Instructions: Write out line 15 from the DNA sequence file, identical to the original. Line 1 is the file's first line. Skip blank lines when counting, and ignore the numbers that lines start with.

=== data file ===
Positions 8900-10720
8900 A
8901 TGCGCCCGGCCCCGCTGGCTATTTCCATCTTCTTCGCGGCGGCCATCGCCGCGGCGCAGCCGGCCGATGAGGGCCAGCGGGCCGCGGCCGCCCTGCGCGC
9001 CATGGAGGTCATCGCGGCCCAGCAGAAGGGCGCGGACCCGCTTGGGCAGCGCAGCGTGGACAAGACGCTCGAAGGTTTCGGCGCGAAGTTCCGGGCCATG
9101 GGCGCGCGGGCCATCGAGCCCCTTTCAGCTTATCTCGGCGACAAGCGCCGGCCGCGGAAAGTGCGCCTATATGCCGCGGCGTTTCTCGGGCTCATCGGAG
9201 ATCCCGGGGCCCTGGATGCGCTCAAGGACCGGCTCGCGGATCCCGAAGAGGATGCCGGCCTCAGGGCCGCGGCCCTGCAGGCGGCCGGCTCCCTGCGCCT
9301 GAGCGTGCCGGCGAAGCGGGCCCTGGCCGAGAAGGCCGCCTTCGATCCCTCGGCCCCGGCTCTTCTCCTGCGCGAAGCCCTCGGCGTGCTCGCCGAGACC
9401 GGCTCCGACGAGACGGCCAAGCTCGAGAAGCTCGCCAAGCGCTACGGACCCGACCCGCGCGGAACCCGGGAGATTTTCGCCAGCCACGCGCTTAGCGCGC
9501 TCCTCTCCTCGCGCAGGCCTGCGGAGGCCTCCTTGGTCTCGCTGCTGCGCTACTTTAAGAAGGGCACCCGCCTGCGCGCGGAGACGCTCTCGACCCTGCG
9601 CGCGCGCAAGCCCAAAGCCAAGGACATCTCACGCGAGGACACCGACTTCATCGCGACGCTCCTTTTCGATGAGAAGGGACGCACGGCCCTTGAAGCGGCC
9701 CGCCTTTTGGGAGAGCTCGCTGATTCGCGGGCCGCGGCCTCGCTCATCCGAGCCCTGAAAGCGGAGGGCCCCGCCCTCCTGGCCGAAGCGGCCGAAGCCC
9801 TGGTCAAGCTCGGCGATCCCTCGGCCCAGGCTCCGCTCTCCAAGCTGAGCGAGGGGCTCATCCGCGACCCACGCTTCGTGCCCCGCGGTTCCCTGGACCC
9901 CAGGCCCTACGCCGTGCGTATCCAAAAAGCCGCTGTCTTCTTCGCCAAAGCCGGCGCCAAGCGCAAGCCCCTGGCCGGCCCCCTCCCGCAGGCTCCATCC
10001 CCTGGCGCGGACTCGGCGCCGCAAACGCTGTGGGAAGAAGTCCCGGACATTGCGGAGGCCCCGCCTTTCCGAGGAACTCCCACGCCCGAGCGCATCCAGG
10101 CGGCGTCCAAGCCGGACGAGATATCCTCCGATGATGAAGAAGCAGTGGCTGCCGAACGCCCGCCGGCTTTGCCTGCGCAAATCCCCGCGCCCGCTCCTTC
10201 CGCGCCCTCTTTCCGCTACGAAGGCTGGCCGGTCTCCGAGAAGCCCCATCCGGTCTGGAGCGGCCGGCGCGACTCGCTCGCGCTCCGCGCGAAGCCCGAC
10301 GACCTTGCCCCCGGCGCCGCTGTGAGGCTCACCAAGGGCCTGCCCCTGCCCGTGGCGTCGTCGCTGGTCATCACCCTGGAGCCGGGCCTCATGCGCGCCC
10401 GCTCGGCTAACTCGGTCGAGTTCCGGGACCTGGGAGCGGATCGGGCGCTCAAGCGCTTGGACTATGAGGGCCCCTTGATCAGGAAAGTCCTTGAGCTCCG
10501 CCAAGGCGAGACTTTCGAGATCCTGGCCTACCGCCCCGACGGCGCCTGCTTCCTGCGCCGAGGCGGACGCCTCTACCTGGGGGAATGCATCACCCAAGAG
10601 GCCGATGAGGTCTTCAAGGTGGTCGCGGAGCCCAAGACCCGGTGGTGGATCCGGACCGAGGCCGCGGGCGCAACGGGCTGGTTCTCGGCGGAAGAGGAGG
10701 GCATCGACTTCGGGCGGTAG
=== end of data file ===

10101 CGGCGTCCAAGCCGGACGAGATATCCTCCGATGATGAAGAAGCAGTGGCTGCCGAACGCCCGCCGGCTTTGCCTGCGCAAATCCCCGCGCCCGCTCCTTC